UK financial giant’s new top lady to lead TSB into high tech era

Debbie Crosbie, who becomes CEO of TSB this week, was instrumental in developing CYBG’s new operating platform following its stock market debut hence a technology revolution could see TSB take on the retail electronic markets entities in the UK

Senior executive positions within London’s vast financial institutions are far more egalitarian these days, and as we wave goodbye to an eventful year, appointments for 2019 are now making themselves known.

Very much in keeping with the meritocratic steps that London’s institutions have demonstrated recently with regard to appointing leadership figures, as one of Britain’s traditional and longstanding financial institutions will gain a lady CEO this coming year.

Indeed, the proposed appointment of Debbie Crosbie, former Chief Operating Officer of CYBG, a British bank which was founded following the merger of Scotland’s Clydesdale Bank and England’s Yorkshire Bank, was approved by the board in November, however it is now official that she begins her new tenure as CEO of TSB in the new year, the first working day of the new year.

Of great interest to the electronic trading sector is the new direction toward technology led electronic market access for retail customers, which will be led by Ms Crosbie, represents a new direction for what has long been regarded as a traditional and in some respects outmoded banking institution.

TSB’s executive chairman, Richard Meddings, who took over in September after previous CEO Paul Pester paid the price for a faltering response to the company’s infamous IT failure, said TSB will have recovered from the fiasco by the time Scotswoman Debbie Crosbie takes the reins in just a couple of days time.

Debbie Crosbie

In 2017, the foundation was laid by former CEO Paul Pester for a movement toward technologically led effort to create a more modern and accessible user experience for customers. “We’re getting set to move to our brand new, state-of-the-art digital banking platform towards the end of the year. Changes are already afoot for our customers with the launch of our new mobile banking app in April, and last week we were the first bank in Europe to announce a partnership with Samsung to integrate iris recognition into our mobile app” he said at the time.

Now, just a year and a half later, during a time at which ladies are being appointed as senior leaders of many banking and financial technology institutions across London – Lloyds and Santander have also got plans to appoint female leaders very soon, and RBS’s new COO Katie Murray took up her post last week – the need to move toward access to markets for retail customers is being addressed.

Ms Crosbie was instrumental in developing CYBG’s new operating platform following its stock market debut, as well as the migration of 2 million customers from its “pre-existing archaic underinvested platform”.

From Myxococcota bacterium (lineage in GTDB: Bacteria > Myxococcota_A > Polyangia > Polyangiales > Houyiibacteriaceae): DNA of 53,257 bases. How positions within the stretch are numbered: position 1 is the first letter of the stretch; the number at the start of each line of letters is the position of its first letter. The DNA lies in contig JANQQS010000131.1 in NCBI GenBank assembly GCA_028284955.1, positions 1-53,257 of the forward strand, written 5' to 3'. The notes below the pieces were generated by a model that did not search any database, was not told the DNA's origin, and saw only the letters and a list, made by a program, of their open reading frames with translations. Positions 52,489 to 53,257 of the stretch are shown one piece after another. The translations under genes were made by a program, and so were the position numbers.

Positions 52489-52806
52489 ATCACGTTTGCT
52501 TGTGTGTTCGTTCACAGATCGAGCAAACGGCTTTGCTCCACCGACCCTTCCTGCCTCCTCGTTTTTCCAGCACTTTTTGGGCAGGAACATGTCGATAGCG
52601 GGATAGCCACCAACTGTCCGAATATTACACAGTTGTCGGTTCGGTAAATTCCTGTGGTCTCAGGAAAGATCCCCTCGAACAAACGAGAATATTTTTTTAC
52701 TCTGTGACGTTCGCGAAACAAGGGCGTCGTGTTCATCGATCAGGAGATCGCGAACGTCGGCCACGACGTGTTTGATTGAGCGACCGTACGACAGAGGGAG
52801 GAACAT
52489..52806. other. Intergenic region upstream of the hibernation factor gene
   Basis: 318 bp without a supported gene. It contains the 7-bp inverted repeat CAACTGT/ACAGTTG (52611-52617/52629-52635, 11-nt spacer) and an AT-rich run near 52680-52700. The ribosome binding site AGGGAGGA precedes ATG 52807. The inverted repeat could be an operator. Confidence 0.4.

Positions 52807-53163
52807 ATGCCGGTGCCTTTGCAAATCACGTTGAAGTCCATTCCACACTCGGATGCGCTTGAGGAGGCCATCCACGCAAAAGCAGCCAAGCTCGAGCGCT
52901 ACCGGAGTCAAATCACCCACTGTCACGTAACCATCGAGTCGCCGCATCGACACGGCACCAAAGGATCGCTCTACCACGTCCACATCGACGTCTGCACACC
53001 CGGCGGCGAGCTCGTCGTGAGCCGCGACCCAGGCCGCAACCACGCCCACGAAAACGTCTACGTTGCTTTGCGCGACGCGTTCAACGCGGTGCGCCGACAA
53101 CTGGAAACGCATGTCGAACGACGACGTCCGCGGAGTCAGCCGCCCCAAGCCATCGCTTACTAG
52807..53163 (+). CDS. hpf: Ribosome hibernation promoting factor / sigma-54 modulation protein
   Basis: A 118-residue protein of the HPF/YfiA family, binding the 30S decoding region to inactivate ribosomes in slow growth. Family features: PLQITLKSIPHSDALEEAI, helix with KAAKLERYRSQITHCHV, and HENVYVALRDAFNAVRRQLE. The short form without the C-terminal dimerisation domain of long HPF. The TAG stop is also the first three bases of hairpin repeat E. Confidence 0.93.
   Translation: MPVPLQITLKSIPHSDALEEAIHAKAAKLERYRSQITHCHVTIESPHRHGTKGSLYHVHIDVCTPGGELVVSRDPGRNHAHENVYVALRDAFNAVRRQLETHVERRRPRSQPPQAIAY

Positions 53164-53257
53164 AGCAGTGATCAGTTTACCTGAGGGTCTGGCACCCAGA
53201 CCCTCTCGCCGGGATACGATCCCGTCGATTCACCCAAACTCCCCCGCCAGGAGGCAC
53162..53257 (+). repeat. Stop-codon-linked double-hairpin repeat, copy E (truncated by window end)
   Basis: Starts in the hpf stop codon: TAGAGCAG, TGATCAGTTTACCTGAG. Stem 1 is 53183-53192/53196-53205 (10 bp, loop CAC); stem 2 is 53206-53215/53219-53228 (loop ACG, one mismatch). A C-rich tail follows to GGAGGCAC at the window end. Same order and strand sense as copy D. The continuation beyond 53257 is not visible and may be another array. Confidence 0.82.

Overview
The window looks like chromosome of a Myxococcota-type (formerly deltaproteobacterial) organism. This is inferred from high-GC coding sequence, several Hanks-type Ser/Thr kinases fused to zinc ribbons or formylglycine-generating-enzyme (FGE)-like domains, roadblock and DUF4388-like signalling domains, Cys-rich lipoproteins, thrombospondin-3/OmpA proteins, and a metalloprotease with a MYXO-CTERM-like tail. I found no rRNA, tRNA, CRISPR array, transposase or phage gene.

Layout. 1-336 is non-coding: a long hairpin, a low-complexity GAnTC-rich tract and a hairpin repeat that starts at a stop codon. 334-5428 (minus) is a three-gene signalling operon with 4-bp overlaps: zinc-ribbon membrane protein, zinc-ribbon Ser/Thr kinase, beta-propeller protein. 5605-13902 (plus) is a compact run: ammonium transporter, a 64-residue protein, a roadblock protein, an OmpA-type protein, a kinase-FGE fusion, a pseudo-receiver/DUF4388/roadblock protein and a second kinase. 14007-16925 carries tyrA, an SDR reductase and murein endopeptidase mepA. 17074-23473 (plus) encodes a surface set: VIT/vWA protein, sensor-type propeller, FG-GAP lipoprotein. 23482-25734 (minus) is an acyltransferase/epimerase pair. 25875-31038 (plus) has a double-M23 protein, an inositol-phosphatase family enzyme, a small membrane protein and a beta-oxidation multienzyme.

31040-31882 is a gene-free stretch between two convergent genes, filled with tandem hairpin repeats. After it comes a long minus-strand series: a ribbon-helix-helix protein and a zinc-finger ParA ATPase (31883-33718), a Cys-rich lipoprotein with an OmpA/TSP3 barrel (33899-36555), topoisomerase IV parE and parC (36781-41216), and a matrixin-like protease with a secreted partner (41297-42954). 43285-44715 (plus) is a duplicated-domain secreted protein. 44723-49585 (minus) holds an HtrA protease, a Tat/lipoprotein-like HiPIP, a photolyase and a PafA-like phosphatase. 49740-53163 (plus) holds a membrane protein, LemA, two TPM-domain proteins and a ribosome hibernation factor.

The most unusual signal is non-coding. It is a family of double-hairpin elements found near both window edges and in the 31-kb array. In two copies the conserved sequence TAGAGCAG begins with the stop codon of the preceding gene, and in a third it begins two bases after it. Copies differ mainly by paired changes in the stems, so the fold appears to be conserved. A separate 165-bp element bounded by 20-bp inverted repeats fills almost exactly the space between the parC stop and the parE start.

This has been noted by several professionals across London. “Pretty useful experience in the context of TSB’s own migration issues” said John Cronin, an analyst at stockbroker Goodbody.

The bank is still working on some IT fixe executives considert that TSB was nearly out of the woods and was now ready to launch new products – including a new business banking service – for the first time since April.

“Although we still see occasional IT issues and interruptions, the number of these incidents is significantly down and now in line with the wider industry,” TSB Chairman Richard Meddings said. More than 118,000 complaints have now been “fully resolved”.

In today’s tech orientated world, IT failures are disastrous for financial institutions, not only wreaking havoc but also creating distrust among customers who for the most part now see banks as electronically operated entities, especially in Britain where new retail-orientated firms such as Transferwise, Revolut and Robin Hood are taking a totally mobile-only service into retail customers with no branch infrastructure at all.

In April 2018 TSB announced through its Twitter feed that it would be upgrading its online systems between 4pm on Friday 20 April and 6pm on the following Sunday. The company warned customers that some services, such as online banking, making payments or transferring money, wouldn’t be possible during the two-day upgrade period.

However, the changes that TSB implemented to its online services turned out to be far greater than the simple software upgrade that such services normally required which resulted in a multitude of customers being locked out of their accounts, costing CEO Peter Pester his job.

The rationale was that TSB was planning to shift the accounts of its 5.4 million customers from an older IT system that was used when the company was part of Lloyds. Although the two banks separated in 2013, TSB was still using Lloyds’s system to manage its customers. Subsequently, TSB moved its online operations to a cloned version of the Lloyds system between 20 and 22 April. The new system has been developed by the Spanish banking group Banco Sabadell.

With Debbie Crosbie as CEO, TSB could see a move toward not only electronic banking apps that actually work, but also toward stock broking and other such added value services.

A new year, a new page for TSB.

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